Debt-Trap Debbie Swimming With the Loan Sharks

Debt-Trap Debbie needs to stop shilling for predatory payday lenders who siphon $8 billion in fees and interest each year from those who can least afford it.

That was the message delivered this week to Florida Rep. Debbie Wasserman Schultz’s doorstep at the Democratic National Committee, which she chairs, by a hundred grassroots leaders from National People’s Action, Alliance for a Just Society, USAction, and allies.

Decrying the “Sharknado” of debt brought on by the loan shark industry, the leaders arrived with more than 13,000 signatures calling on Wasserman Schultz to stop accepting money from the payday lending industry and stop sponsoring legislation that prioritizes predatory lenders over everyday families.

debt speakerThe grassroots leaders found the doors to Wasserman Schultz’ office building closed to them – so they turned up the heat with chants reminding Wasserman Schultz that they were determined to beat back the shark attack.

While leaders waved signs reading “Sharknado 4, starring Debbie Wasserman Schultz, produced and directed by the payday loan industry,” speakers from throughout the country testified to the devastation they and their communities have suffered.

“Once you’re swept up into the tornado of debt one loan turns into another in a cycle that just doesn’t let up,” said Candice Byrd, a member of Illinois People’s Action who spoke at the event. “It has been a nightmare for my family and me. We need our elected officials to stand with us against these predators, not in their pockets.”

Wasserman Schultz is cozy with the predatory payday lenders, having taken $68,000 in campaign contributions from the industry over the last 10 years.

Aide from Deebies officeNow she’s co-sponsoring legislation that would gut the Consumer Financial Protection Bureau’s efforts to crack down on these debt predators – and she’s lobbying her colleagues in Congress to sign on as well.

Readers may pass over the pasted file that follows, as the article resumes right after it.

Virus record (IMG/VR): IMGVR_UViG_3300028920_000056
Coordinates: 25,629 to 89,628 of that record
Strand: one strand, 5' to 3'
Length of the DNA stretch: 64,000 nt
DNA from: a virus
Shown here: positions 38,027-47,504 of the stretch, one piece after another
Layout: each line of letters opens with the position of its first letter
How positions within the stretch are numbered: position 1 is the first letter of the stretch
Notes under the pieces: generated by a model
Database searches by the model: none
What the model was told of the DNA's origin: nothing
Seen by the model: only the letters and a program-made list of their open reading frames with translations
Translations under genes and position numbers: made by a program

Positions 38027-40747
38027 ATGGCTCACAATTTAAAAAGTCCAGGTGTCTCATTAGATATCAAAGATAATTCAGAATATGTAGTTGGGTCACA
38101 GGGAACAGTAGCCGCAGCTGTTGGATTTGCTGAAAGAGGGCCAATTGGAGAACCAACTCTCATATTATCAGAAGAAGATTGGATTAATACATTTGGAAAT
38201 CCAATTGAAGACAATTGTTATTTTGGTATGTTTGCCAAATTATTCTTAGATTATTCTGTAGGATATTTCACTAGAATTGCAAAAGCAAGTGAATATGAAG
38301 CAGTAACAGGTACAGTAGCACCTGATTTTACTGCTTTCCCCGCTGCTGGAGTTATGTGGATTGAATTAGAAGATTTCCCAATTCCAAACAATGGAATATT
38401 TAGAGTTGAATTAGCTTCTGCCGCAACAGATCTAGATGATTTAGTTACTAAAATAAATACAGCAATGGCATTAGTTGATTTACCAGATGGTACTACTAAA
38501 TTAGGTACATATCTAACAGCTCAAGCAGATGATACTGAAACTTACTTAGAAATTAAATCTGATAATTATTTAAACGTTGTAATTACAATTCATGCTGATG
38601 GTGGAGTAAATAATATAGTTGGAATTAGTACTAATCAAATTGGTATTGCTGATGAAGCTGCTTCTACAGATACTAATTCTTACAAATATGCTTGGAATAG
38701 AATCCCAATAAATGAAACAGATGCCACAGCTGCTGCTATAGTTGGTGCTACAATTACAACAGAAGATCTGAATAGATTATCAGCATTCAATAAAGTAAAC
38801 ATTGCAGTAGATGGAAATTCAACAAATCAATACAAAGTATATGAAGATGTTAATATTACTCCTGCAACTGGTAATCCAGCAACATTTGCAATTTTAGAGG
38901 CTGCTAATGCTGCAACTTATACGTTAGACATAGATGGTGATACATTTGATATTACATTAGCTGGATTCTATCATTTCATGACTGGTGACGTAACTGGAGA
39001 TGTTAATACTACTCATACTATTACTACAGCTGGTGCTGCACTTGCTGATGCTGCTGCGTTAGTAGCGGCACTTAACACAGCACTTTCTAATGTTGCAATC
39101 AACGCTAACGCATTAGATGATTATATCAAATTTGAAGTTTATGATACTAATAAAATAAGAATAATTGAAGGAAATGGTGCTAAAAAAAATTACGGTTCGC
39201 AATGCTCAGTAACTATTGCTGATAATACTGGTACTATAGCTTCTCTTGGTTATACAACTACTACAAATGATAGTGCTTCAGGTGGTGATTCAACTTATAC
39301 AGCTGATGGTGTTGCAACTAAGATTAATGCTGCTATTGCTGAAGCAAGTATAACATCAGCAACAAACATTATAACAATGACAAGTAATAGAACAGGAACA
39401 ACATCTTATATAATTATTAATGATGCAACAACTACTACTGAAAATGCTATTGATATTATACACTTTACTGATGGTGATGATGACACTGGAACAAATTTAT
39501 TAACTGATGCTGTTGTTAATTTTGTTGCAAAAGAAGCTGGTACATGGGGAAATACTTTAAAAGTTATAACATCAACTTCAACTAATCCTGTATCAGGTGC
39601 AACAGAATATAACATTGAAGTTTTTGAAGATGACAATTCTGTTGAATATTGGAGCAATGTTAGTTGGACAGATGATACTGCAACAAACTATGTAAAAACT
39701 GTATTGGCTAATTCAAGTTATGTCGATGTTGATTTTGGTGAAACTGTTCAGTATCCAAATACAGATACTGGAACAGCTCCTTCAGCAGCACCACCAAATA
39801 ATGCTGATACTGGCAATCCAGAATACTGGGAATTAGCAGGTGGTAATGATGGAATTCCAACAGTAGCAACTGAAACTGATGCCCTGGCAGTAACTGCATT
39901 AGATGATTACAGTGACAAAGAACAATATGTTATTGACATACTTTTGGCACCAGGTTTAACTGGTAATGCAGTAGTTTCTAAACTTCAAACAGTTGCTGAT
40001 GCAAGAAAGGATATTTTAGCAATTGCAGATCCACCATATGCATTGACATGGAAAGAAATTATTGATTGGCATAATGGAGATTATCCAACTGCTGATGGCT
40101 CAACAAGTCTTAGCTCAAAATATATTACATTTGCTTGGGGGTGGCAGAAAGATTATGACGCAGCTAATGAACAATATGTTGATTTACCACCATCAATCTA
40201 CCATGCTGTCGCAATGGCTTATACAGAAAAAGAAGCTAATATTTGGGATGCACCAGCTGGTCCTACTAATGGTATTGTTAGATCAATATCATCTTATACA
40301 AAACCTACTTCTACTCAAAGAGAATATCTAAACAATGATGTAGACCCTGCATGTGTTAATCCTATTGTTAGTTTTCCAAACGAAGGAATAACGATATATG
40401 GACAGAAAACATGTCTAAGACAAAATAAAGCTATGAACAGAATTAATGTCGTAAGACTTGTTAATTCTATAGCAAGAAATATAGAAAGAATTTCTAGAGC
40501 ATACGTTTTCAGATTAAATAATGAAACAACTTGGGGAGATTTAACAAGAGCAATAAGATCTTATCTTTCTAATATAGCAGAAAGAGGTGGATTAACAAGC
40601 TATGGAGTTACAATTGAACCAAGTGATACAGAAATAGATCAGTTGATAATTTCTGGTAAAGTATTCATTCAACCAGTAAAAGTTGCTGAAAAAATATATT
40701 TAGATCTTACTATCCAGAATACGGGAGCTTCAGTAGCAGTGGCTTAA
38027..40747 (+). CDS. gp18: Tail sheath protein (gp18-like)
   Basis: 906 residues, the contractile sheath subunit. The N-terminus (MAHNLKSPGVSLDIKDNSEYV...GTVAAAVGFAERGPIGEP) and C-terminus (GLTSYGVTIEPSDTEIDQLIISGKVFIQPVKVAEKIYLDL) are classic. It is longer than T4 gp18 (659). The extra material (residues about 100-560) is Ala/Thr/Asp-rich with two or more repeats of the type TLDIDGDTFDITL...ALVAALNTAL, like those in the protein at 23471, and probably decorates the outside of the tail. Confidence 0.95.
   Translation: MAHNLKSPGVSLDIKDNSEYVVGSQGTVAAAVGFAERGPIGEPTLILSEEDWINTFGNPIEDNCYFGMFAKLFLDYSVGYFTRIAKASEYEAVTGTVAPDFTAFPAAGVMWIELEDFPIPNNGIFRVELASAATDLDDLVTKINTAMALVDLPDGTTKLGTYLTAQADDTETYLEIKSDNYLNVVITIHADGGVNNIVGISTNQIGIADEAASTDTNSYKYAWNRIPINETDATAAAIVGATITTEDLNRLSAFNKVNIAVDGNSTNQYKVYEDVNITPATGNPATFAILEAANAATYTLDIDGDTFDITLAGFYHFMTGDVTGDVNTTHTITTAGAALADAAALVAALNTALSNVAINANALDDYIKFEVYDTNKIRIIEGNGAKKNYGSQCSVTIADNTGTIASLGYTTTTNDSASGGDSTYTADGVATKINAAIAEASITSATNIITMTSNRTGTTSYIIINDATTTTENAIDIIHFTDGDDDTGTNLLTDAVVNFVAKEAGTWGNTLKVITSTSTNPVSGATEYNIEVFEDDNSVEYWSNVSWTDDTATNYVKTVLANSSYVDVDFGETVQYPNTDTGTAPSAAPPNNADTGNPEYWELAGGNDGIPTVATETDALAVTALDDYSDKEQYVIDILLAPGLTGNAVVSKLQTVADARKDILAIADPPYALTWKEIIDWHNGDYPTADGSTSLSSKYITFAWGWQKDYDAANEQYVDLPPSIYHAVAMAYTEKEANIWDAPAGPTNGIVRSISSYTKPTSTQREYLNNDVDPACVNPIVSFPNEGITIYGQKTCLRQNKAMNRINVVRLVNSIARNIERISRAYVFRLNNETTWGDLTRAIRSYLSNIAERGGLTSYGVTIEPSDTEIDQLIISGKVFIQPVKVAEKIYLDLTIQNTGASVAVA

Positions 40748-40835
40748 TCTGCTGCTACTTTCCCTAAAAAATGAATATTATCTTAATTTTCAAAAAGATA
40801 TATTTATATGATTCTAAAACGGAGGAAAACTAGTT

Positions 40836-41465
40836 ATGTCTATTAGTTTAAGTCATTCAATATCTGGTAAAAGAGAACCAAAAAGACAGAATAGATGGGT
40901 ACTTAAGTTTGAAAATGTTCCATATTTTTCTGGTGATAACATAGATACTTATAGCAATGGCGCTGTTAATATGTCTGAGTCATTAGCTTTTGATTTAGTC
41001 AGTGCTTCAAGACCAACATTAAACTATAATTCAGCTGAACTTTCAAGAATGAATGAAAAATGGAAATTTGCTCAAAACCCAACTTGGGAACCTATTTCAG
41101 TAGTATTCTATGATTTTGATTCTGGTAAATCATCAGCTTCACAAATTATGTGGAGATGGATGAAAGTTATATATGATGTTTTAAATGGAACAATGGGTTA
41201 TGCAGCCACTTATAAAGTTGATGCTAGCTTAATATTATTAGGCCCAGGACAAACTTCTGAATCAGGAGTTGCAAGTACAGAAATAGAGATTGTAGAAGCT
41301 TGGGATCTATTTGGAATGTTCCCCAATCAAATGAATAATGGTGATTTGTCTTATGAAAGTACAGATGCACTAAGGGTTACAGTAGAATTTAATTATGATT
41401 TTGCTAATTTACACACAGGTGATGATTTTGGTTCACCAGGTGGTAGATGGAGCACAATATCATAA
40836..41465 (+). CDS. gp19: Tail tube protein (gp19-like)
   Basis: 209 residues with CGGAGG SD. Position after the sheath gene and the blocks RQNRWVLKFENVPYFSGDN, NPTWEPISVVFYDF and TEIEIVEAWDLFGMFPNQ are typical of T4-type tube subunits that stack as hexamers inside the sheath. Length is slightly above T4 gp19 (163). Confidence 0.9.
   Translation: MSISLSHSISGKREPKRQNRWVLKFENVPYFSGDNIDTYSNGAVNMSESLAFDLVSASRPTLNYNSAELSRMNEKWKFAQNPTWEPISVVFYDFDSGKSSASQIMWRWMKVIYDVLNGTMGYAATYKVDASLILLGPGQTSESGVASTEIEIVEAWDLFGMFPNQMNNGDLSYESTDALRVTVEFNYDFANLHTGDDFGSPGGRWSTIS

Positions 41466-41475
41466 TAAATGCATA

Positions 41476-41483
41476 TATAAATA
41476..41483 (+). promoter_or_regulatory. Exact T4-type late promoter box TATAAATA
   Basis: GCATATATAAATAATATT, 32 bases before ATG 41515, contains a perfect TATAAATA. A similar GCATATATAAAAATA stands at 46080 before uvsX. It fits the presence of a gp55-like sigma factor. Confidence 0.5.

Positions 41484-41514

The Los Angeles Times’ David Lazarus calls her bill (H.R. 4018) “a shameless effort by the payday-loan industry, acting through congressional proxies, to avoid federal rules that would require more responsible behavior. The only choice it offers consumers is the ability to keep taking out high-interest loans even if it’s clear they can’t make payments.”

That’s why the leaders chanted even louder as barricades were brought out, then prayed for families devastated by predatory payday lenders – and for Wasserman Schultz, who does the bidding for an industry that charges up to 390 percent in interest rates.

The voices of so many persistent leaders were too powerful to ignore. After at first resisting a meeting, a representative for Wasserman Schultz emerged from behind the doors to accept the petition and a letter to Wasserman Schultz.

The leaders who descended on the Wasserman’s Schultz’s office will continue the fight.

They are determined not only to stop legislation bought by the predatory debt industry but to also win strong rules from the Consumer Financial Protection Bureau. Joining with Stop the Debt Trap Campaign, they will push for a small-dollar credit system that meets the needs of families and communities, and helps build an economy that’s equitable for all.

Today in Medicaid: Big Win in Louisiana

Today, Louisiana’s new governor, John Bel Edwards, made the most of his first full day in office.

Through an executive order, Gov. Edwards expanded Medicaid to about 300,000 uninsured Louisianans, many of whom will be eligible for health coverage for the first time. This move makes Louisiana the 31st state to extend the benefits of the Affordable Care Act (ACA) to its lowest-income residents.

Edwards’ action marks a big win for community leaders in Louisiana – and the culmination of a long fight for health care justice.